Ugandan army attacks rebel group in eastern DR Congo
Uganda’s army says it attacked a rebel group in the Democratic Republic of Congo on Friday, where militants killed 14 UN peacekeepers earlier this month.
Army spokesman Richard Karemire described the attacks as a “pre-emptive move” against the Allied Democratic Forces (ADF), which was allegedly planning “hostile activities” against Uganda. Karemire says the airforce and long-range artillery were used in a cross-border operation that involved no ground troops.
Ugandan army strikes ADF
Richard Karemire says that Friday’s strikes were the result of cooperation and intelligence sharing between Ugandan and DRC authorities. He called the ADF a “growing terrorist menace in our neighbourhood” and claimed there were growing signs that the group was planning to target Uganda in the near future.
“Of recent, there have been increased signals of intended active hostile activities against Uganda necessitating beefing up security along the border,” he said.
The ADF is a Ugandan rebel group currently located in the eastern DRC. The group originally started in 1989 with the goal of overthrowing Ugandan president Yoweri Museveni but was pushed out of the country in the late ’90s.
ADF motives unclear
Earlier this month, the ADF was responsible for killing 14 Tanzanian peacekeeper troops and injuring scores more, according to the UN. Uganda labels the group as a militant extremist organisation but various experts claim there is no proven link between the group and the global jihadist network.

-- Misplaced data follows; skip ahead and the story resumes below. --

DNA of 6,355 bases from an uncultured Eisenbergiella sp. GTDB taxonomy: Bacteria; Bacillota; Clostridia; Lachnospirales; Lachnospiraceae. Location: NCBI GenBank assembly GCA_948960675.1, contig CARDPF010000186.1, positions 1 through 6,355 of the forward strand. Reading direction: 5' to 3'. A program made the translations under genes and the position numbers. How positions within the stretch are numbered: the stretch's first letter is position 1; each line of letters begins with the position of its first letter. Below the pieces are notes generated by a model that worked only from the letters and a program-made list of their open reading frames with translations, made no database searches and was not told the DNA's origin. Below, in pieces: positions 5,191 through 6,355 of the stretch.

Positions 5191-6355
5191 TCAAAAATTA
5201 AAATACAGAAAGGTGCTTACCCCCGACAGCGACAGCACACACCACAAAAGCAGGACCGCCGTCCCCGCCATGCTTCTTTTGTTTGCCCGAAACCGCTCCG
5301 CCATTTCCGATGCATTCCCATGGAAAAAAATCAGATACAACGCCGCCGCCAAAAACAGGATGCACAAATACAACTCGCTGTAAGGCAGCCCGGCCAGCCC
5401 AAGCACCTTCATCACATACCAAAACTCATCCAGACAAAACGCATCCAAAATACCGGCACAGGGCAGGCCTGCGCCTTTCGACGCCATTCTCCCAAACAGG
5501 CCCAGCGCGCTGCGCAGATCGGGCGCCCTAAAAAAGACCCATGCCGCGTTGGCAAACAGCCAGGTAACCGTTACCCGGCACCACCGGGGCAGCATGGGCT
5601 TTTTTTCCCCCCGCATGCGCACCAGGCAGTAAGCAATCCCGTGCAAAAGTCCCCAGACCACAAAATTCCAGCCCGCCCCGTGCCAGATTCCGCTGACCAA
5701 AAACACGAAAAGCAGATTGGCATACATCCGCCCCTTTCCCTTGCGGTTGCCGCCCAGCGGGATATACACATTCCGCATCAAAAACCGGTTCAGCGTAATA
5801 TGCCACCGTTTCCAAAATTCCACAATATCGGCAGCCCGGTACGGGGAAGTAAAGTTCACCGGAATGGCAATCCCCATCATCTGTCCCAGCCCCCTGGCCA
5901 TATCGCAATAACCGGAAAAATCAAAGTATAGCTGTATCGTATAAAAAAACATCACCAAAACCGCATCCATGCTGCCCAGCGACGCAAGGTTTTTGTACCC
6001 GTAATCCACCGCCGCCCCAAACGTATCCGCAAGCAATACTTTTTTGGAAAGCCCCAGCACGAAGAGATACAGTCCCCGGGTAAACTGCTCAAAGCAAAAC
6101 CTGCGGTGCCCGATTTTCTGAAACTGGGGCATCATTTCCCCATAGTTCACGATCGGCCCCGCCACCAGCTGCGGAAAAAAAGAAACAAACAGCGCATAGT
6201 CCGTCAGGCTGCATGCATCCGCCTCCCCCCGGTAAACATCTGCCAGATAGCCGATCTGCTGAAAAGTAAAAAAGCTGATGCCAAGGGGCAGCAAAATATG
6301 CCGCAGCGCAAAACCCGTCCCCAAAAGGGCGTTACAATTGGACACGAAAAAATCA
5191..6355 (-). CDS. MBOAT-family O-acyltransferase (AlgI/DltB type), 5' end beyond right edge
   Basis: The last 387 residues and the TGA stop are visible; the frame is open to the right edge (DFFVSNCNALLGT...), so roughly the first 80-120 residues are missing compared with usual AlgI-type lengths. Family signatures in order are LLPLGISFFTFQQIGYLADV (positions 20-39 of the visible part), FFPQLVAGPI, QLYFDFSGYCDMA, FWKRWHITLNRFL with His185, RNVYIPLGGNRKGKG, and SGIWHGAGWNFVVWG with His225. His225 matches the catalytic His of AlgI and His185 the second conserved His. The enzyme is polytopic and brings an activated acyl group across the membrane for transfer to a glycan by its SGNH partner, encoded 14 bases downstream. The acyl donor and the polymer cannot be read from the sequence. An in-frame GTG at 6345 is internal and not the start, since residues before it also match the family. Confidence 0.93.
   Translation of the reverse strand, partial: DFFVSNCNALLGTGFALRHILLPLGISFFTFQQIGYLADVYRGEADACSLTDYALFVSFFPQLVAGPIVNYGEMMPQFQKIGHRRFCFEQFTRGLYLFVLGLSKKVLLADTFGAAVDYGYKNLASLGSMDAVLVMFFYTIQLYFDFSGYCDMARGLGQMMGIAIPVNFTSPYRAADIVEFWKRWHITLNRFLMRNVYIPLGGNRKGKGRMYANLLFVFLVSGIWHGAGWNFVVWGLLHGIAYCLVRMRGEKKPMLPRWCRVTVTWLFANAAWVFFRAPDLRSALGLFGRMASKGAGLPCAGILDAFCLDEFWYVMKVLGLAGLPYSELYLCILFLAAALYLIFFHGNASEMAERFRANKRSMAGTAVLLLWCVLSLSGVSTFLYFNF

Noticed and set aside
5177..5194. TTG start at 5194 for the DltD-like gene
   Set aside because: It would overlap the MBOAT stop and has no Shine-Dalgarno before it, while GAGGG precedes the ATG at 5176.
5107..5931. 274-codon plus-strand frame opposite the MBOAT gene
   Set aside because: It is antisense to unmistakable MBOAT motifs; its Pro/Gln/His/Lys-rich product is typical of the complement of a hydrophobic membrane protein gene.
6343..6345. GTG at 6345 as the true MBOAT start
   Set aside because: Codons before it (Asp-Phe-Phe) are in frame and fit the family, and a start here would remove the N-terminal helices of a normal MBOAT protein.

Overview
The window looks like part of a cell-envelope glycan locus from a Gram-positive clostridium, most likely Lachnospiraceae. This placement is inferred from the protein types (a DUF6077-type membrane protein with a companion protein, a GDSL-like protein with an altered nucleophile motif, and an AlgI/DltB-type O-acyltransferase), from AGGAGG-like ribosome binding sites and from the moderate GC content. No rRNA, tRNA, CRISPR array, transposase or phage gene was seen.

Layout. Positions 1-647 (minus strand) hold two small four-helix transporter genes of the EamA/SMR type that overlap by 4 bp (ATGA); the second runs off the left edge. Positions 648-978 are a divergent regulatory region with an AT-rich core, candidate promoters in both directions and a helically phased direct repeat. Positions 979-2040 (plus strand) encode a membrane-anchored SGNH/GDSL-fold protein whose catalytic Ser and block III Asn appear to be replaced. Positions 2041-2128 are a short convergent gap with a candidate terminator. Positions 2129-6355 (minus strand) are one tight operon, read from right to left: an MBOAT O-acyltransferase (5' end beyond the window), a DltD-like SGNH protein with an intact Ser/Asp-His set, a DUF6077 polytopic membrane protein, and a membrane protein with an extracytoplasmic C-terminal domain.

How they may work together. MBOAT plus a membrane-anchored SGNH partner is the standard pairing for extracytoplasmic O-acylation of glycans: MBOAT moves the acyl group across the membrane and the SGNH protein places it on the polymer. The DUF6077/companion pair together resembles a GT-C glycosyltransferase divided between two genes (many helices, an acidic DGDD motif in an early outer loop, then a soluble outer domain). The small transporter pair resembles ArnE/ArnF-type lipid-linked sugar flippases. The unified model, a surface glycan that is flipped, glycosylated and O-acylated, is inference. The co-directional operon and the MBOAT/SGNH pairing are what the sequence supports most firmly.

While the ADF is largely believed to have links with Al-Shabaab and Al-Qaeda, US research groups suggest there could be various distinct groups involved in the attacks taking place.
Researcher Jason Stearns was expelled from DRC after his findings were published with the government refuting his evidence.
“The ADF are indeed a military threat. However, our research suggests that the group, which has been in the Congo for over 20 years, is deeply embedded in local society, often collaborating with other Congolese armed groups,” he said on Friday.
“Rash military action alone is unlikely to pacify this area. First, we need to understand the nature of the threat: Who attacked the UN peacekeepers? How were they able to obtain such firepower and sophisticated weaponry?”
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